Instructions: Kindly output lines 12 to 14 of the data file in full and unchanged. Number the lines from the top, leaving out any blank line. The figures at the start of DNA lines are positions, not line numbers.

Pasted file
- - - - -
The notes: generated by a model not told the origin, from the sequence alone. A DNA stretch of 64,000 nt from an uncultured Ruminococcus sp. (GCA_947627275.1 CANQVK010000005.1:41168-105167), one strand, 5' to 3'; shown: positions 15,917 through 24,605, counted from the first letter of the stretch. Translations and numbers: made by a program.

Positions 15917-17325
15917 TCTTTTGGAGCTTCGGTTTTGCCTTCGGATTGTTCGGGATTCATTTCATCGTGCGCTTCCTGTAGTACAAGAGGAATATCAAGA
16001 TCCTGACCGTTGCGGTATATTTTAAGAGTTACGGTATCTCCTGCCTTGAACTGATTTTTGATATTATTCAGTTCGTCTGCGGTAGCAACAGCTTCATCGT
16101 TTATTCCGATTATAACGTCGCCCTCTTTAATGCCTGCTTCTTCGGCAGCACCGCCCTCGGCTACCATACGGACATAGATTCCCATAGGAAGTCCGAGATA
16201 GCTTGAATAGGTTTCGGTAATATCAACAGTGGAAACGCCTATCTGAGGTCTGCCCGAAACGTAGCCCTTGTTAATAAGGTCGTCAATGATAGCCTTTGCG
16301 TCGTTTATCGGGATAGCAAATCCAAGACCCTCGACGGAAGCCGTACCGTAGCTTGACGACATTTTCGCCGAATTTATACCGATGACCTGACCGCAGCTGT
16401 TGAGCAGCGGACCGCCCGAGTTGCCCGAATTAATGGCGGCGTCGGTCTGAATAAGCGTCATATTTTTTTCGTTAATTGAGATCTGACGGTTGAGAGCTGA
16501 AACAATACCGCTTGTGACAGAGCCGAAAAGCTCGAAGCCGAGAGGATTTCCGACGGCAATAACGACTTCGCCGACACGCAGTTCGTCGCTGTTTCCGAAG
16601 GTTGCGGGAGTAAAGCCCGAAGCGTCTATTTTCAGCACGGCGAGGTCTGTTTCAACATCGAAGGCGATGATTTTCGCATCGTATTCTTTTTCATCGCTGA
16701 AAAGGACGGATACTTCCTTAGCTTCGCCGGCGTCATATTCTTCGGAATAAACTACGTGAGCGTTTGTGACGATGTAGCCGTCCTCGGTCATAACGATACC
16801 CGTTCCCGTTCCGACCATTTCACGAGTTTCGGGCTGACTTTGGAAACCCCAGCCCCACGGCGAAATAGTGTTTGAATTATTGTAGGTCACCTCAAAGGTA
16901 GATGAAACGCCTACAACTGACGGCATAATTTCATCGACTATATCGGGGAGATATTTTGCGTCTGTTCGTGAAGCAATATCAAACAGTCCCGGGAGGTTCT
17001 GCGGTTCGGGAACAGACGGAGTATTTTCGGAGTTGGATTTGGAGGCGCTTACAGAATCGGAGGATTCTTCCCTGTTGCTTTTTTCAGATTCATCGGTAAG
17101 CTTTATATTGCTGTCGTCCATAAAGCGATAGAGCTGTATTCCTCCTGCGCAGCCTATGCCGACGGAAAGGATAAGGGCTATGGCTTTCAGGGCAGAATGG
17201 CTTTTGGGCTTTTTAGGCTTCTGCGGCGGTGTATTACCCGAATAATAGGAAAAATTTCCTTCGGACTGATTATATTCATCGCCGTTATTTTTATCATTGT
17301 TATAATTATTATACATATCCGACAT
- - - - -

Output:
16801 CGTTCCCGTTCCGACCATTTCACGAGTTTCGGGCTGACTTTGGAAACCCCAGCCCCACGGCGAAATAGTGTTTGAATTATTGTAGGTCACCTCAAAGGTA
16901 GATGAAACGCCTACAACTGACGGCATAATTTCATCGACTATATCGGGGAGATATTTTGCGTCTGTTCGTGAAGCAATATCAAACAGTCCCGGGAGGTTCT
17001 GCGGTTCGGGAACAGACGGAGTATTTTCGGAGTTGGATTTGGAGGCGCTTACAGAATCGGAGGATTCTTCCCTGTTGCTTTTTTCAGATTCATCGGTAAG